Green Therapy: The Health Benefits of Indoor Plants
In a time when gardens are shrinking, or even disappearing altogether in the face of growing urbanisation and the rise of flats and rented accommodation, it's easy to feel detached from nature. Perhaps age or physical limitations have kept you from the garden you once tended with such care. You might find yourself missing the feeling of soil between your fingers, the sense of peace that comes from being surrounded by greenery, and the simple joy of watching things grow. But do not despair...
Even in the smallest flat or the busiest schedule, there's room for a touch of nature. Indoor plants offer an excellent solution, bringing a slice of the outdoors inside and offering a host of physical and psychological health benefits. Let's explore how these verdant companions can contribute to your health and wellbeing...
Reduced Stress and Anxiety:
In our increasingly busy and connected world, stress and anxiety have become commonplace. This is where the serenity of indoor plants can provide a much-needed respite. According to a study published in the Journal of Physiological Anthropology, interacting with indoor plants, such as watering, potting, or merely touching their leaves, can significantly reduce both physiological and psychological stress.
The researchers discovered that indoor gardening tasks not only induced changes in physiological responses, like lower blood pressure and heart rate, but they also led to improved emotional states. Participants reported feeling more comfortable, soothed, and natural. Moreover, the interaction with plants offered a break from routine, invoking a sense of care and mindfulness that is often lost in the hustle of daily life.
Boosted Mood and Productivity:
The psychological benefits of indoor plants extend beyond just stress reduction. They also foster a more productive and happier environment. A study conducted at the University of Exeter found that plants in the office not only boosted employee satisfaction but also improved their quality of life.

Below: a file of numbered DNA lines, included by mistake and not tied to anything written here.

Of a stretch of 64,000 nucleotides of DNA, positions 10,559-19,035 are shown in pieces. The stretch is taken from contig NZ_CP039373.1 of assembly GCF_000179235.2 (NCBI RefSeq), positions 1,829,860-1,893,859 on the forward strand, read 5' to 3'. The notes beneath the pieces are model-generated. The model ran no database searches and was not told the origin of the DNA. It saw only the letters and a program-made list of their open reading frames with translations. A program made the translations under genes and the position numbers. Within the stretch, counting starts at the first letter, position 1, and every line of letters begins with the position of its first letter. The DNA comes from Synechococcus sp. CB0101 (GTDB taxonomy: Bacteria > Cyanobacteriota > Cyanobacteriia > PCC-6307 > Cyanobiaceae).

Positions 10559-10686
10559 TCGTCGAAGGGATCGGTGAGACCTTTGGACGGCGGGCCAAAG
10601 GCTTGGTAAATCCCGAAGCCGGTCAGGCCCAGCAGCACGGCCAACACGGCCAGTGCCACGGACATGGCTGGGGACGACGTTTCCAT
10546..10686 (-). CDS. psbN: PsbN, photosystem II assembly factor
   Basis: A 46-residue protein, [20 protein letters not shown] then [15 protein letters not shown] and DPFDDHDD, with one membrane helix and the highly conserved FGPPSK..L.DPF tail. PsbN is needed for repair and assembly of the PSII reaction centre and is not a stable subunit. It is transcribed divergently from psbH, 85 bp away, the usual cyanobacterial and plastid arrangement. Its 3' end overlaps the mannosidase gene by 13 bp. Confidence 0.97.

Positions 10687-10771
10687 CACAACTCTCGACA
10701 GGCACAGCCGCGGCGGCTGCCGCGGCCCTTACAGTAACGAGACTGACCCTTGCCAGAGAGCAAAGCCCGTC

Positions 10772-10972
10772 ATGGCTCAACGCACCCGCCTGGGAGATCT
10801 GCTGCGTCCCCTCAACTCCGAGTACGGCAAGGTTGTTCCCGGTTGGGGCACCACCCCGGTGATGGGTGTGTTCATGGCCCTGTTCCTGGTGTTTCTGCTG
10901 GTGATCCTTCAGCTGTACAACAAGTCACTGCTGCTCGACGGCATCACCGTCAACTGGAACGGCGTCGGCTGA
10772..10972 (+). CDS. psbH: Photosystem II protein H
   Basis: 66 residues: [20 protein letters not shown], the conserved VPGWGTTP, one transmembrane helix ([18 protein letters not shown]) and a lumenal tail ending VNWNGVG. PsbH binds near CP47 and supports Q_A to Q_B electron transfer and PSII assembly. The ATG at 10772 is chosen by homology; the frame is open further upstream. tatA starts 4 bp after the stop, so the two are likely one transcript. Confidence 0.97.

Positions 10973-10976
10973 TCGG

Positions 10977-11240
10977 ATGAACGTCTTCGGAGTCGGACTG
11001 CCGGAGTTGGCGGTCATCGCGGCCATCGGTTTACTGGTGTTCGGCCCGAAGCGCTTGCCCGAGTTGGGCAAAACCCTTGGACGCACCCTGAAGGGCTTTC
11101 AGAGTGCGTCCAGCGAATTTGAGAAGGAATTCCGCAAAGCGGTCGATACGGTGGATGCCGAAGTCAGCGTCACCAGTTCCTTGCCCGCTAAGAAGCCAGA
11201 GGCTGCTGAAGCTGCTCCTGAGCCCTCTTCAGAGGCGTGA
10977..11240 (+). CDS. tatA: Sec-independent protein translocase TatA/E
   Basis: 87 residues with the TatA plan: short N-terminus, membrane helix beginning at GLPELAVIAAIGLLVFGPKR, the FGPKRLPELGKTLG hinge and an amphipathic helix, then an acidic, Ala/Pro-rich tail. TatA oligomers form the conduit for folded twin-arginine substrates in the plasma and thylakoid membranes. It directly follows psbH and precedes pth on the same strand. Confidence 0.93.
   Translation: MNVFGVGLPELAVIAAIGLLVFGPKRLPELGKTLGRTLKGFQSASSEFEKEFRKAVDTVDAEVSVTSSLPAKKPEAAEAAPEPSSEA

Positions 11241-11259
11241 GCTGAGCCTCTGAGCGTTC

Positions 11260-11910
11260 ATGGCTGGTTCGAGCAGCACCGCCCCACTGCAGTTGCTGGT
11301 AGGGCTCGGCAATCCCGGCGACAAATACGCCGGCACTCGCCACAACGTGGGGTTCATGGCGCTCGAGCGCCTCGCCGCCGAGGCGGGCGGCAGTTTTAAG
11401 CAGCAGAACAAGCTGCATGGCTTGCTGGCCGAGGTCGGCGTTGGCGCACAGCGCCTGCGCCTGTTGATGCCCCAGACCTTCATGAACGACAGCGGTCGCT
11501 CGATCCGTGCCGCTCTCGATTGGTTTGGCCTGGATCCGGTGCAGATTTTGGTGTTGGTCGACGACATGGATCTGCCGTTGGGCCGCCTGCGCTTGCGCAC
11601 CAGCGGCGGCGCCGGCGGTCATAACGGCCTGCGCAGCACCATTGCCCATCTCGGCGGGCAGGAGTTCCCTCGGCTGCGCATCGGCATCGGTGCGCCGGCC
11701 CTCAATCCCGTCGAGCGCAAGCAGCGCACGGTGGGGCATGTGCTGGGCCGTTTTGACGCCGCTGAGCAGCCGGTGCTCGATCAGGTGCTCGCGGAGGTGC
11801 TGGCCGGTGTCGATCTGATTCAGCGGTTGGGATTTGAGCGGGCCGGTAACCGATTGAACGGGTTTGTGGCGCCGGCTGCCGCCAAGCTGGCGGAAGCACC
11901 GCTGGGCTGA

The presence of plants contributed to an enriched environment that boosted productivity by 15%. The greenery aided in maintaining sustained attention and enhancing creativity, possibly by providing a visually pleasing and calming backdrop. This aligns with the biophilia hypothesis, suggesting that humans have an inherent affinity towards nature and natural processes, and interacting with nature can lead to improved cognitive functioning and mental well-being.
Quality sleep is essential for maintaining overall health, yet it eludes many people. Interestingly, certain indoor plants may help promote better sleep. Plants like lavender and jasmine are well-known for their calming and sleep-inducing effects.
A study published in the Journal of Evidence-Based Complementary and Alternative Medicine found that the scent of lavender could decrease heart rate and blood pressure, potentially improving sleep quality.
The calming aroma of jasmine has also been associated with better sleep quality and efficiency. The fragrances these plants emit can lower anxiety levels, often a significant contributor to sleep disturbances. Therefore, adding these plants to your sleeping environment may enhance relaxation and improve sleep patterns.
Natural Blood Pressure Regulator:
Did you know that your workspace foliage might be silently contributing to your heart health? Intriguingly, a groundbreaking study published in the renowned journal Nature in 2015 made an eye-opening discovery. They found that individuals surrounded by plants in their working environments demonstrated lower blood pressure compared to their counterparts in plant-free areas.
To reach this conclusion, the researchers recruited 100 participants, splitting them into two groups. One group was blessed with verdant workspace buddies, while the others worked in a plant-absent environment. After a careful six-week observation period, the results were startling. The plant-present group showed a significant reduction in blood pressure!
The team behind the study speculates that the oxygen-releasing capability of the plants might have contributed to the blood pressure drop. Additionally, the soothing effect of having greenery around may have played a role in stress reduction, another major contributor to high blood pressure.
Brain Boost for the Elderly:
Are your indoor plants making you smarter? A study published in Scientific Reports in 2020 seems to indicate so! The research focused on the golden years of life, showing that plants can enhance cognitive function in older adults.
The study involved 60 seniors, divided into two groups. One group lived with plants in their surroundings, while the other did not. After measuring cognitive function at the start and six months into the experiment, the results were revealing. The group living with plants showed a significant cognitive improvement!